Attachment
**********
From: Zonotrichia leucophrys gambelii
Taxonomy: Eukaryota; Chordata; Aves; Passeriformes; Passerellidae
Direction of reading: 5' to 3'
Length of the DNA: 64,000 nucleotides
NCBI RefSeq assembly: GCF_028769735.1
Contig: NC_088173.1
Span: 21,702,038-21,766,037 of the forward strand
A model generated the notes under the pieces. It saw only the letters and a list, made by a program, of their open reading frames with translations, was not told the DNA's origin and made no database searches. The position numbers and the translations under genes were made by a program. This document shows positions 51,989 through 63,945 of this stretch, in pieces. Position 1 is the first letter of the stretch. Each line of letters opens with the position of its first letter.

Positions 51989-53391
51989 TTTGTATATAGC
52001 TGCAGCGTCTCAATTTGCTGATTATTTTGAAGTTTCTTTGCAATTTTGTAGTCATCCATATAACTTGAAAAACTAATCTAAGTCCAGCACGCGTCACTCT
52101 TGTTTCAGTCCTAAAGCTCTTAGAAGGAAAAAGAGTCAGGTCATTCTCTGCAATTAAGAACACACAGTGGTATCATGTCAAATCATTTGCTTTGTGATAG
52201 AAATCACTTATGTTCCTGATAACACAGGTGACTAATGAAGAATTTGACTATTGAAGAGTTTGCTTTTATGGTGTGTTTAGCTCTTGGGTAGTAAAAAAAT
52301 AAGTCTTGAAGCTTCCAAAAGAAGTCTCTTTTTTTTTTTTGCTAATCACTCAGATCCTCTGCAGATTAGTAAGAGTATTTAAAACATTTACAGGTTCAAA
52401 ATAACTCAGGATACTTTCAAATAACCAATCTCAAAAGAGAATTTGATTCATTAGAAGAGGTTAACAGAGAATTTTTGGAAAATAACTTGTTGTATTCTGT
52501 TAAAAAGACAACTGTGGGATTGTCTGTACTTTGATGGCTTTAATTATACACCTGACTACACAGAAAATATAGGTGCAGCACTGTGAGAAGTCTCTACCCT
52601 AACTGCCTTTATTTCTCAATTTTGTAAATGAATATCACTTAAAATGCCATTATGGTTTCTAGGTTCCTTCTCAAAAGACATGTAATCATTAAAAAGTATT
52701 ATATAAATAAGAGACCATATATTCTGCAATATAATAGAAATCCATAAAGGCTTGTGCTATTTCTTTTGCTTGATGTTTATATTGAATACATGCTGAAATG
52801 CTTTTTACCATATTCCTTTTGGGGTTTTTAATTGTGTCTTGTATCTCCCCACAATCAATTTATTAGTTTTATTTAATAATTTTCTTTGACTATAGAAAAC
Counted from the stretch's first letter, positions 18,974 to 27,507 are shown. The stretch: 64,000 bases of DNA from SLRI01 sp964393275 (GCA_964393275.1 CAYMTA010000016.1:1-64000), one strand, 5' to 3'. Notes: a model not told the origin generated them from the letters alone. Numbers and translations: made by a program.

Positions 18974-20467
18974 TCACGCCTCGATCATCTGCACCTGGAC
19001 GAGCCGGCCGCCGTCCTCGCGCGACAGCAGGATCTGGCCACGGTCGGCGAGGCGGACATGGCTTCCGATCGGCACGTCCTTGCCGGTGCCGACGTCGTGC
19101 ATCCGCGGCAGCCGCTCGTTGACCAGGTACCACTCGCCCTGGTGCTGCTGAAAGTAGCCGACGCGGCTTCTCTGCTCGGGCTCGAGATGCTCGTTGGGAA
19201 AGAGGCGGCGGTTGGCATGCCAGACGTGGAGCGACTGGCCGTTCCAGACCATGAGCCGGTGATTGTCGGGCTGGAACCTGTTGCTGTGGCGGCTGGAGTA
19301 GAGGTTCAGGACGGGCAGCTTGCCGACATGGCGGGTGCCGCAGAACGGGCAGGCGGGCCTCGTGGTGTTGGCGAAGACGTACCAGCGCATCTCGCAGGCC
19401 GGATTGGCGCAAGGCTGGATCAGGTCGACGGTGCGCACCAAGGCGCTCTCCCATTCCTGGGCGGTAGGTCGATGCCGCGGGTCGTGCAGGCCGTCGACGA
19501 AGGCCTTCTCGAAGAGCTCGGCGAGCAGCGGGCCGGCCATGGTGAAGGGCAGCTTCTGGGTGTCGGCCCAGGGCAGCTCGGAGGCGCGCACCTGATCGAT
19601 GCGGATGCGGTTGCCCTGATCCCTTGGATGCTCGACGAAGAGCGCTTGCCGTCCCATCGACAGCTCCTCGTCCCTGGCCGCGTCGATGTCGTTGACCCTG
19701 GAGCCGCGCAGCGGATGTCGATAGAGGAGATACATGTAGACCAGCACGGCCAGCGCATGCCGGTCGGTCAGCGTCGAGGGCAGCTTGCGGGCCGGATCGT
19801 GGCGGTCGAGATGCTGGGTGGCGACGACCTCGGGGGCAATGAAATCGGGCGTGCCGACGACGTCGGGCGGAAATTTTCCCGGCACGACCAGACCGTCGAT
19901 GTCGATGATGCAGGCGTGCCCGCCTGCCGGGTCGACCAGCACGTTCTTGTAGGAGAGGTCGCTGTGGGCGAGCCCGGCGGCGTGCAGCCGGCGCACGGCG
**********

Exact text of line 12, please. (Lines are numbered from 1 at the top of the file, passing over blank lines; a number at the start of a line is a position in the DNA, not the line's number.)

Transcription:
52101 TGTTTCAGTCCTAAAGCTCTTAGAAGGAAAAAGAGTCAGGTCATTCTCTGCAATTAAGAACACACAGTGGTATCATGTCAAATCATTTGCTTTGTGATAG